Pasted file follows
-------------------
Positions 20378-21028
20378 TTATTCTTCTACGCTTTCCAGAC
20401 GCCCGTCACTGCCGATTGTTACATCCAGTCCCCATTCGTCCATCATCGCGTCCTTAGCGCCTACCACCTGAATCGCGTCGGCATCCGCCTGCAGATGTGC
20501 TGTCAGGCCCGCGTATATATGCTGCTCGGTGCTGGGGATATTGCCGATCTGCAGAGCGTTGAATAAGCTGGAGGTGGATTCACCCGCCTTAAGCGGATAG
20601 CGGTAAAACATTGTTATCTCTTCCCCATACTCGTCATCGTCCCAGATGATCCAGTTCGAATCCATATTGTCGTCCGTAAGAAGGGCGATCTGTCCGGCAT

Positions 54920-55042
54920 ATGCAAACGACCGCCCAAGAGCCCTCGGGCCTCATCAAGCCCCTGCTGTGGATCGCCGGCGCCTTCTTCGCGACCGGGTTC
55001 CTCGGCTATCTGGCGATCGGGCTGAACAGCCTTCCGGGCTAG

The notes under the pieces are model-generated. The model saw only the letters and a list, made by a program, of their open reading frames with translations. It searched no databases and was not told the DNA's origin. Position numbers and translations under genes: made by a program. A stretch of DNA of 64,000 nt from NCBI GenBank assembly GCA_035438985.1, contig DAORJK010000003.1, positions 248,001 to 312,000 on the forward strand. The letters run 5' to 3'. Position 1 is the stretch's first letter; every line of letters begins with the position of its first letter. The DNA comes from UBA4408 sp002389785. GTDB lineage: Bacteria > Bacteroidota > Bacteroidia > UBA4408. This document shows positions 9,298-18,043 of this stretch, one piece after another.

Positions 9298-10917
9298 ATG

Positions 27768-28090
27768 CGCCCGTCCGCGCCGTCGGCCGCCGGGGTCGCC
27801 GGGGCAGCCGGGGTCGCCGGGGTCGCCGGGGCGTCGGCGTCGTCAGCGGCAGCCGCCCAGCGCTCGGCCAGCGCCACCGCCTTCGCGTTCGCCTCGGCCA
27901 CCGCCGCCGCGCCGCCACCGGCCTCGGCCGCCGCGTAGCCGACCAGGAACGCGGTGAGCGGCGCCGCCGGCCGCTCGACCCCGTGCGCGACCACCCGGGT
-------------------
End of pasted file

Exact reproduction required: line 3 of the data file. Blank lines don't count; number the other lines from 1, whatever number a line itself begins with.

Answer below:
20401 GCCCGTCACTGCCGATTGTTACATCCAGTCCCCATTCGTCCATCATCGCGTCCTTAGCGCCTACCACCTGAATCGCGTCGGCATCCGCCTGCAGATGTGC